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Ways to Encourage Motor Development for Children 0 to 5

Motor or physical development includes the growth and strengthening of a child’s muscles, which improves coordination and the ability to move and touch his or her surroundings. A child’s motor development falls into two categories—fine motor and gross motor. Fine motor skills refer to small movements in the hands, wrists, fingers, feet, toes, lips, and tongue. Gross motor skills involve the development of muscles that enable babies to hold up their heads, sit and crawl, and eventually walk, run, jump, and skip.

Parents and caregivers can encourage a child’s motor skills at all ages, and it’s important to remember that each child develops differently. Here are a few ideas to encourage motor development by age.

  • Birth: Practice tummy time for a few minutes when your baby is awake, by placing the baby on his tummy on your lap. Increase the time slowly as muscles get stronger.
  • 3 months old: Place toys nearby so your baby can move and reach for them. Hold your baby upright with her feet on the floor.
  • 6 months old: Help your baby sit up or support him with pillows so he can look around while balancing.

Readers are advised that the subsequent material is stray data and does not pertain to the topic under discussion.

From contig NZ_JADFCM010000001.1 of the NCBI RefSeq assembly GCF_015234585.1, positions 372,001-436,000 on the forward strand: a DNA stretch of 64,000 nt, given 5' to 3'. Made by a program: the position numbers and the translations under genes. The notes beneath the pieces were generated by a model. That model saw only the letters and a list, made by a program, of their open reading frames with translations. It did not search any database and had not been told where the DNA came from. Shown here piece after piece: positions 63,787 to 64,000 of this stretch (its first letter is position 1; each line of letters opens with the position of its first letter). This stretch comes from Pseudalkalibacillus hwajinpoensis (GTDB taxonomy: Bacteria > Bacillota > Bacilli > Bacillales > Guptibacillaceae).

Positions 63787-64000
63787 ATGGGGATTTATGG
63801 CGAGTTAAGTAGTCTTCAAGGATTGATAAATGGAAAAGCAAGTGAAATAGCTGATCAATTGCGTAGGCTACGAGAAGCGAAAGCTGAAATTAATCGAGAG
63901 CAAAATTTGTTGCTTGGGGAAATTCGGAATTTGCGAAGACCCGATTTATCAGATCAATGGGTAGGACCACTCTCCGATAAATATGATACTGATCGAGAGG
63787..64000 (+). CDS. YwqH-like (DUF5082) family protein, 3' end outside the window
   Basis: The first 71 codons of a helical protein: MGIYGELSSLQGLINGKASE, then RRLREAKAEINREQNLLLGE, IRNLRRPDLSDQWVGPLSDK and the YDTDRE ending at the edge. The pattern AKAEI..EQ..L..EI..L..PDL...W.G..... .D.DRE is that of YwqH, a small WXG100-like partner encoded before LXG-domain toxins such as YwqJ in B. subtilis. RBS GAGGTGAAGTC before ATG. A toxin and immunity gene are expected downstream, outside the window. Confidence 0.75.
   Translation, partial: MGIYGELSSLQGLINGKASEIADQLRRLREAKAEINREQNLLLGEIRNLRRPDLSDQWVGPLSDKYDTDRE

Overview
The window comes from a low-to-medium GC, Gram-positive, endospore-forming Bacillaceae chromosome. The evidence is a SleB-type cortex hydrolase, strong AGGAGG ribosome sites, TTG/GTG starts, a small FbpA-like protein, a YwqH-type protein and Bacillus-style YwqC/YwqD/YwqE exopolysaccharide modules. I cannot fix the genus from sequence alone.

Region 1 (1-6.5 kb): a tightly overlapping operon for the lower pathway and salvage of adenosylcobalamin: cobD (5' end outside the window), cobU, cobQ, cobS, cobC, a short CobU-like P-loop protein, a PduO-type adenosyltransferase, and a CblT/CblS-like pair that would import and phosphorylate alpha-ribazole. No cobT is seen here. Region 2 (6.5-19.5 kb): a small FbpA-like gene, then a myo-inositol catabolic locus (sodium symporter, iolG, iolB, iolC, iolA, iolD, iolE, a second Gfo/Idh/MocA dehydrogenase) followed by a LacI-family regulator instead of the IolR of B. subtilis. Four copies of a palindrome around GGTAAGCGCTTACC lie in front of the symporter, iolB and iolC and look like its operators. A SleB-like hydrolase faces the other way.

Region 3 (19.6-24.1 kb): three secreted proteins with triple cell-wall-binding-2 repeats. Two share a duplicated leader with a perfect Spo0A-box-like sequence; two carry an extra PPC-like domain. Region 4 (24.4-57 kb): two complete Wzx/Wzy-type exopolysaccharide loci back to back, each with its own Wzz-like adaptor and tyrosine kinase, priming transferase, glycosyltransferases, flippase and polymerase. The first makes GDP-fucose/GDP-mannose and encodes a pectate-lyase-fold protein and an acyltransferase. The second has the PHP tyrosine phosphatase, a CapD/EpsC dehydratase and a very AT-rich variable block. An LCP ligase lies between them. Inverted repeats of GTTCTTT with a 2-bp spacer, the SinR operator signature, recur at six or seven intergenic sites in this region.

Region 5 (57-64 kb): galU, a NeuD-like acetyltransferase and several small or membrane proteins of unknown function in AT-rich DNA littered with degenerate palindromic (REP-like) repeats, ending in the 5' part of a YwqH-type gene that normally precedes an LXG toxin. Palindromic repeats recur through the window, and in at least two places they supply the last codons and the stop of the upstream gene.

• 9 months old: Give your baby a large, safe space to move around. Help your baby safely use furniture to pull herself up to stand. Be sure to child-proof your home first!
  • 12 months old: Let your baby turn the pages of a book when you read with him or her. Provide push toys to encourage walking and movement.
  • 18 months old: Blow bubbles and let your toddler chase and pop them. Encourage your child to drink from a cup and use a spoon.
  • 2 years old: Play games and sing songs with movements that your child can imitate. Help your toddler to explore things by visiting parks and playgrounds. Kick a ball back and forth.
  • 3 years old: Hold your child’s hand going up and down stairs. Encourage him to use the railing.
  • 4 years old: Teach your child outdoor games, such as tag and Follow the Leader.
  • 5 years old: Play with toys that encourage your child to put things together. Provide riding toys, such as a bike with training wheels.

For more information about how to encourage and support a child’s motor development, visit helpmegrowmn.org.

Portions of this content, developed by Help Me Grow Minnesota, may have previously appeared elsewhere.

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